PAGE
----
Five minutes from Sylosis' Monolith. 67 more to go.
Every year, my admiration for artists who pour themselves into creating and sequencing a full-length work of art swells. In the face of YouTube, iTunes, American attention spans and singles acts, a select few still care about making a great album. Imagine if most popular books only had two good chapters, or if most movies had a couple of good scenes. That's the state of albums today. Dependably creative artists like Converge are both rare and crucial to modern music, just as someone like Jonathan Franzen is to literature.
However, if we are going to keep putting great artists on a pedestal, we still need to hold them to high standards. There are many reasons why music isn't selling as well as it did in decades past. I'll argue that one reason is that in general, most new albums and artists, metal included, aren't as great as their predecessors. With music sales bringing in less revenue than ever for record labels, artists have enough creative control to indulge their best impulses more than ever, but also their worst. Bands as varied as Rush, Gojira and Baroness released good, even great albums this year, but with minimal effort they could have been much better. Here's how.
1. Keep it short.
This seems like the biggest problem for many of today's metal bands. A CD can contain up to 80 minutes of music, but that's no reason for your band to use all 80. If you're lucky enough to find an audience, you should leave them wanting more, not less. To paraphrase Lou Reed, 30 minutes is fine, 40 is pushing it, 50 and you're into jazz.
This isn't a recent phenomenon. Some of the world's finest metal bands have run out of steam over hour-plus long players. Guns N' Roses were the best band in the world when they recorded Use Your Illusion I and II, and even they couldn't get through two-and-a-half hours without "So Fine." But let's look at the good. Slayer's Reign in Blood, one of metal's only indisputable classics, doesn't make it to the half-hour mark. At the Gates reshaped death metal in 34 minutes on Slaughter of the Soul. Led Zeppelin, Black Sabbath and Iron Maiden, all legendary for their epic compositions, found ways to end their best albums in under 45 minutes. Don't point out that you love all 65 minutes of Metallica's ...And Justice for All until you remind yourself that your band isn't Metallica.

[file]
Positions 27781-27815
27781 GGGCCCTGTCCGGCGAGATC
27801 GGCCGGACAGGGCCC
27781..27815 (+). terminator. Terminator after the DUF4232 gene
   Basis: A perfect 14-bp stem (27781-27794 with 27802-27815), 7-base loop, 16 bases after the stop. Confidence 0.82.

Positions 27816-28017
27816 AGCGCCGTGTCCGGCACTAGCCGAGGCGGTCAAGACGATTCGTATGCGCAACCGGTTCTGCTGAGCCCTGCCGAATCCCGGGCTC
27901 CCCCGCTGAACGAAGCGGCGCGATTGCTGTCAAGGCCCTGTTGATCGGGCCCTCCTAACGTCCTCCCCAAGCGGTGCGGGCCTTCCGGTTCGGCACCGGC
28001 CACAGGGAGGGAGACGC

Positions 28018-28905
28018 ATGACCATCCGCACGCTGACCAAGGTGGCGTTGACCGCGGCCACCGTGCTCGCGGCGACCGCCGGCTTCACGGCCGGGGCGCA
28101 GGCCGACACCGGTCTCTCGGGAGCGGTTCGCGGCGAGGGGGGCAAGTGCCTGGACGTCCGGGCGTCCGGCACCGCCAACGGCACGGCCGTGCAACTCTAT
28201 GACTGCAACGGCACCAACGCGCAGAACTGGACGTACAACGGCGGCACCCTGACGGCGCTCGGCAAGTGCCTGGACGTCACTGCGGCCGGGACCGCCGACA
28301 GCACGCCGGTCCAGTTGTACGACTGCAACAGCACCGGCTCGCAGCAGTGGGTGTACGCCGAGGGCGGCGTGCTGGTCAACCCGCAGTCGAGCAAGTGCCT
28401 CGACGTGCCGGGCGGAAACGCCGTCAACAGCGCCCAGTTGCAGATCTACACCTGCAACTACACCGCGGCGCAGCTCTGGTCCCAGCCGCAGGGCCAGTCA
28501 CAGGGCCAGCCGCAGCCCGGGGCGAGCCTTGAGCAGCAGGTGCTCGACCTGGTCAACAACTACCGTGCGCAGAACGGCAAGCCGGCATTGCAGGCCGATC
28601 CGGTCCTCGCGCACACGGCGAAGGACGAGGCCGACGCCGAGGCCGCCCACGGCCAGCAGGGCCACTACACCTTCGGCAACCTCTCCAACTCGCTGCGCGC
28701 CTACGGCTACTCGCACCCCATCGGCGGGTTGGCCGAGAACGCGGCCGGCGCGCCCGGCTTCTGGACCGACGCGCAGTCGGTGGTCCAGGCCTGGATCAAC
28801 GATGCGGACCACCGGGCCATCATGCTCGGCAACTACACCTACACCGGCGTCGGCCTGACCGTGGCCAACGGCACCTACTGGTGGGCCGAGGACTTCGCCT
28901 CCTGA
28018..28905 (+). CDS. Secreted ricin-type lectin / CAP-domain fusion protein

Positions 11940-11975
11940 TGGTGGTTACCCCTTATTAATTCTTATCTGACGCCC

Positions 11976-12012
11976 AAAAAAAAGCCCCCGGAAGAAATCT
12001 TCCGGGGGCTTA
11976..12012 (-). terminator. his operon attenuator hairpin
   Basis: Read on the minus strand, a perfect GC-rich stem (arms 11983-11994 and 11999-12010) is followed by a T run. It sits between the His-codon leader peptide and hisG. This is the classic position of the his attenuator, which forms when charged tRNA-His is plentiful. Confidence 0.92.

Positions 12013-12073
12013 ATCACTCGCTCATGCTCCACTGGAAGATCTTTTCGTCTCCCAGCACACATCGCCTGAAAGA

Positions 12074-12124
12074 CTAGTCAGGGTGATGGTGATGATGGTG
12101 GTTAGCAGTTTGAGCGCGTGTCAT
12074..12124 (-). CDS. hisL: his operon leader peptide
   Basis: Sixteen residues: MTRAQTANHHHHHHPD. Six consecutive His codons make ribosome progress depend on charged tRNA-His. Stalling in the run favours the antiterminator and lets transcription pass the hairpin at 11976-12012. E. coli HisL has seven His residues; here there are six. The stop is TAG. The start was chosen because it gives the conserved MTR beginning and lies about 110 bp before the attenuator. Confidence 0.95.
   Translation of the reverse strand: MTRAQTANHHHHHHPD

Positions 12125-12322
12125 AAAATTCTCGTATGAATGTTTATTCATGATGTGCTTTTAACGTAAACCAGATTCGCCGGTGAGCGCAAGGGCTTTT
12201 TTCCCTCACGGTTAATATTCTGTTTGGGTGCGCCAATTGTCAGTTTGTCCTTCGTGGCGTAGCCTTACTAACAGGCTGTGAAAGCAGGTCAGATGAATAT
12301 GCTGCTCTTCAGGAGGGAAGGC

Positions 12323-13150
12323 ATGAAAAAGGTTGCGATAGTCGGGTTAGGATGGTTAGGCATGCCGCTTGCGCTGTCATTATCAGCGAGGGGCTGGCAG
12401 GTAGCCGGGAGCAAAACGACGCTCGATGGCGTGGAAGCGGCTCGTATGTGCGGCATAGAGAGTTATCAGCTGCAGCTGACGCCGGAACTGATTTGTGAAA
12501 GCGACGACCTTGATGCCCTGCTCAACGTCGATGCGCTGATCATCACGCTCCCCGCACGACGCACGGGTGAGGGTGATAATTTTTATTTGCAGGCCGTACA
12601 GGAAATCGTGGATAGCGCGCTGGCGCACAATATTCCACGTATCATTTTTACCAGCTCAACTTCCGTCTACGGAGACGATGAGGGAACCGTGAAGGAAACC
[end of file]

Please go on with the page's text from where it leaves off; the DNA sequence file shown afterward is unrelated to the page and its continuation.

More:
2. Cut the interludes.
Hip-hop is the worst at this. Intro skits, outro skits, intermission skits, phone call skits--these are among the reasons why anyone with a considerable hip-hop collection dreads the shuffle option on their preferred listening device. Metal is also culpable, but instead of skits, they use musical interludes. This year, Veil of Maya, Between the Buried and Me and the Tony Danza Tap Dance Extravaganza littered their records with tossed-off, minute-long pieces that went from being entertaining to skipable over a few listens. Elmore Leonard once said of writing, "I try to leave out the parts that people skip." The best musicians record albums the same way.
3. Save some of the best for last.
Nearly every metal album I've heard in the past several years, even the great ones, are unarguably front-loaded. You don't play all your best songs in the first half of the show, and you also shouldn't play all your best songs in the first half of your album. Slayer ended records with "Raining Blood" and "Seasons in the Abyss." The Number of the Beast closes out with "Hallowed Be Thy Name." How many people who buy Lamb of God records can name a song on the second half of Sacrament or Ashes of the Wake? Those are both great records, but will anyone ever put either of them on a countdown near Rust in Peace? "Tornado of Souls" and "Lucretia" are on side two.
With most listeners sequencing their own playlists these days, some will contend that these gripes don't matter. But maybe listeners would be less inclined mess around with bands' intended tracklists if more artists proved that they knew how to make an album.